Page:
5. Hmmm, Well ya,it's a bit of a specific specialization. The closest thing that comes to mind is a audio designer, editing video is different from editing audio, but it's a base line similarity. But there are tons of audio people out there, so it might not be that unique to try audio. However, our audio guy has helped us out with trailers in the past. You can try and pick up some sort of marketing and PR skills, and maybe specialize in PR promotional video editing, but that is not games industry specific. You could also try to join a company as an Audio Visual Support specialist, for my day job, I had to track one down for an interview, so a professional videographer could record it.
  6. Here: https://www.moddb.com/mods/tiberium-secrets/downloads/tiberium-secrets-13-release
  7. GeneralJist

    Beginning developing

    When your developing a game, it's all to easy to fall into an obsessive or workaholic frame of mind. It's easy to convince yourself that once it's out, you wil make up for all the sacrifices in respect and money. Too many people these days are categorizing too many things as addictions. If it doesn't work out, it's an addiction, if it does, your a dedicated success. It's about balance, just make sure your balancing your life, and sacrificing for long term goals,not short term hits. And even if it fails, it still counts as experience. People learn more from failure than success.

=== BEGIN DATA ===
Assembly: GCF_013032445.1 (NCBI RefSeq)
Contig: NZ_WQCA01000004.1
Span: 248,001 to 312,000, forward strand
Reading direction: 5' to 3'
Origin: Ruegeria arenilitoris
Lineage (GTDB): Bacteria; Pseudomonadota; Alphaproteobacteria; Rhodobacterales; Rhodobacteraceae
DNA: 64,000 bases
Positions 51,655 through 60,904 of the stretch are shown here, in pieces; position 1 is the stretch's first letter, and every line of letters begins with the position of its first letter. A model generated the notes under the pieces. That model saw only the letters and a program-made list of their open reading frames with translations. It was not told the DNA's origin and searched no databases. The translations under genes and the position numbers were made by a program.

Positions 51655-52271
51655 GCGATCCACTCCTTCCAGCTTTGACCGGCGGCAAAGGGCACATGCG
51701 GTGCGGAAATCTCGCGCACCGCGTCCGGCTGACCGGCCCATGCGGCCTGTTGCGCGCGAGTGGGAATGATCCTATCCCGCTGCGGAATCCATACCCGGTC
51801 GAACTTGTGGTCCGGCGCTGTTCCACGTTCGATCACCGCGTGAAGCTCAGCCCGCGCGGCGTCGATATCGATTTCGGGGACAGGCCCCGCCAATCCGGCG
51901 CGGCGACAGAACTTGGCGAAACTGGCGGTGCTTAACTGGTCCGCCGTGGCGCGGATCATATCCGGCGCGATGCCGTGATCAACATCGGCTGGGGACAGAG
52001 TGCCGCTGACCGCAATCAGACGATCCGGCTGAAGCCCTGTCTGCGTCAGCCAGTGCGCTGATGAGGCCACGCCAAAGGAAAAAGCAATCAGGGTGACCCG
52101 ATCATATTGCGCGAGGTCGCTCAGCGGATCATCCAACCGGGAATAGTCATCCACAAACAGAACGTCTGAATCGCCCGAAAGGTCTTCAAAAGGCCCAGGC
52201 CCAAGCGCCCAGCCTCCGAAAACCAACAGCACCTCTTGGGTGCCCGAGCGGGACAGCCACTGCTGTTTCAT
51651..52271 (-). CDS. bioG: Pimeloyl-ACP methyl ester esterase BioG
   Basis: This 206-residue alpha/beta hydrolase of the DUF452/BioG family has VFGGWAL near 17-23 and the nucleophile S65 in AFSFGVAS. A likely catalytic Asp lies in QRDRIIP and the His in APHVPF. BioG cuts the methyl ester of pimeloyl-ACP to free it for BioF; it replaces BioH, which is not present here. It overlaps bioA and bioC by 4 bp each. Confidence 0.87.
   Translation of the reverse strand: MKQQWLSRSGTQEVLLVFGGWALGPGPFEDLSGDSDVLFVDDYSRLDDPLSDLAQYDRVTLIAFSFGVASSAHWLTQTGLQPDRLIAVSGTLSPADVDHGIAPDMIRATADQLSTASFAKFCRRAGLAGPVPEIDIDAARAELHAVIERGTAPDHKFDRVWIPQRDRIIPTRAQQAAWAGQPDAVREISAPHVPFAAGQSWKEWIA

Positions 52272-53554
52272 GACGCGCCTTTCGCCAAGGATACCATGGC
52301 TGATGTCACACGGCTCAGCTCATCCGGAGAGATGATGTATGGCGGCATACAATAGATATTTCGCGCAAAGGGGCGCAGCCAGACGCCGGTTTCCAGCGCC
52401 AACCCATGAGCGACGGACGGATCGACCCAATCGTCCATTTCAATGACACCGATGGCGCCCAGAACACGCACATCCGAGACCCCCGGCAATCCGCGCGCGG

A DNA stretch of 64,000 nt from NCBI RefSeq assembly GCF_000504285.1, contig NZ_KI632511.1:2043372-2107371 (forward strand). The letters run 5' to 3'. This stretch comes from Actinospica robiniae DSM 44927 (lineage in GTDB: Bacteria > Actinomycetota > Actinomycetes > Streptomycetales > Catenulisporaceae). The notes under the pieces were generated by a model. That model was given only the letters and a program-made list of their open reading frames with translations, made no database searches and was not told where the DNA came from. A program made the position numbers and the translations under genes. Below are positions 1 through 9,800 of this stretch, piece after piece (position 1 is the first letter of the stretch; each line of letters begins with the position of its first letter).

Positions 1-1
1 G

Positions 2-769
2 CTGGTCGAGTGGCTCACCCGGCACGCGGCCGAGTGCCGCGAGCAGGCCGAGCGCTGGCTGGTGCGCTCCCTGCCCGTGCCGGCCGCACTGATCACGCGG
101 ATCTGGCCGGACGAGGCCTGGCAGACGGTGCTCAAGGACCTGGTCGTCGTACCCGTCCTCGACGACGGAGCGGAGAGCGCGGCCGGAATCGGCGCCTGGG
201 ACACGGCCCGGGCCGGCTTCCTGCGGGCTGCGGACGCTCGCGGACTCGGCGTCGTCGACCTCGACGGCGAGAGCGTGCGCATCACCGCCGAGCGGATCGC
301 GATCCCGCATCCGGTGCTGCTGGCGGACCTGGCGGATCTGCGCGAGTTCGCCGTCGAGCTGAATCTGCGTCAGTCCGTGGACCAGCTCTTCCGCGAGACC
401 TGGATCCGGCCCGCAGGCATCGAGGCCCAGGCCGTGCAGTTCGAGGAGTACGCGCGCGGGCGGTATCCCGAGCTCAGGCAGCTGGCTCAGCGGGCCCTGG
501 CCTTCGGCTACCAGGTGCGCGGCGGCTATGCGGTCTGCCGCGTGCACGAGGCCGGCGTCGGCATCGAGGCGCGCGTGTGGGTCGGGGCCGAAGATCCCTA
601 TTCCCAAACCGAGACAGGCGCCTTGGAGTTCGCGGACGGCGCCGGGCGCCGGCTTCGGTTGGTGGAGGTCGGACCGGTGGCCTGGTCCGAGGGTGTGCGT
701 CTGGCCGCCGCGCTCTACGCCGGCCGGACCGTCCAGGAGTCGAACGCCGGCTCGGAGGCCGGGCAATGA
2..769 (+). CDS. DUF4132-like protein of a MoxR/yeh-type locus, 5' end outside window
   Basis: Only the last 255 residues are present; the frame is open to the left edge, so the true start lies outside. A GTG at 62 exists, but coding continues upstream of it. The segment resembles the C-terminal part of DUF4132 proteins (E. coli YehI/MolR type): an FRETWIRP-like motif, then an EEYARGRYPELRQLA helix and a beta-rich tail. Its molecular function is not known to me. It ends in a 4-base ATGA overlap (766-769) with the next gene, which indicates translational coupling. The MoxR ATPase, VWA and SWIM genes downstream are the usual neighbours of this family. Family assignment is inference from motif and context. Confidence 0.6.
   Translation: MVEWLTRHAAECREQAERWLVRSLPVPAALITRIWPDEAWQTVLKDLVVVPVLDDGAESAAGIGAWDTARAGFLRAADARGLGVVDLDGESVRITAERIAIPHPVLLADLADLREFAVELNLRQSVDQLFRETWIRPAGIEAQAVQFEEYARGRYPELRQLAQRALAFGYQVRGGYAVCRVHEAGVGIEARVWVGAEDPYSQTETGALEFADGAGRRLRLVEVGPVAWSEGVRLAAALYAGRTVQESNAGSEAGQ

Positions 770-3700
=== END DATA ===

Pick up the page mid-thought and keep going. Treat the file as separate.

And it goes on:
8. For most QA is a good place to start. Look for QA positions online, such as: https://www.moddb.com/jobs Togle to QA if not there. If you eventually want to be a game designer, start looking into both art and programming. Most designers will need both with a focus on one or the other. Also look into world builders,map editors , level designers and engines, there is a lot to try out and play around with to figure out if you are good and and like the work. I only know 2 game designers that aren't artists nor programmers, they just wrote game design documents with many deigns. It's a rarity, and much harder to find a job, but it can happen. If you haven't already, start documenting your designs and see what happens.
  9. GeneralJist

    Career Change - Where to Start

    The point I was trying to make is that in the above post, the guy basically says to look for jobs online, and talking to friends to get jobs is good,which is a no brainier, and bordering on the obvious and not helpful. His response is almost the same as if I ask :where can I experience nature?" And he responds "outside". Sure the hidden job market exists. And If Remember right, something like 60-70% of job vacancies are filled by referrals. Even if you have a personal connection, it won't matter if you don't have the minimum qualifications. We in HR are the gate keepers, it's our job to try and mitigate any bias in the selection process. Getting a job is indeed usually about knowing the right person in the right place, however, if you don't have anything knowledgeable or t relevant skills that fit the job, it usually doesn't matter. (unless they are really desperate) But ya, staffing agencies can make bank for some candidates, just this week I Processed a payment for my company for $35,000 for one guy. I meant him and looked him up on linked in, and he did have a nice background, but $35,000?! that is just ridiculous.
  10. GeneralJist

    Career Change - Where to Start

    Are you trolling? All jobs are on the internet these days. Gone are the days where you randomly show up at an office and hand some one a hard copy of your resume.
  11. GeneralJist

    Do most indies form companies?

    Interesting points, Ya Hobbyest and indie distinction is an important one that I didn't make originally. Good above article, gave some good points Ya, hobbyests seem to rarely crate companies, and some indies do, but not as many as I'd think.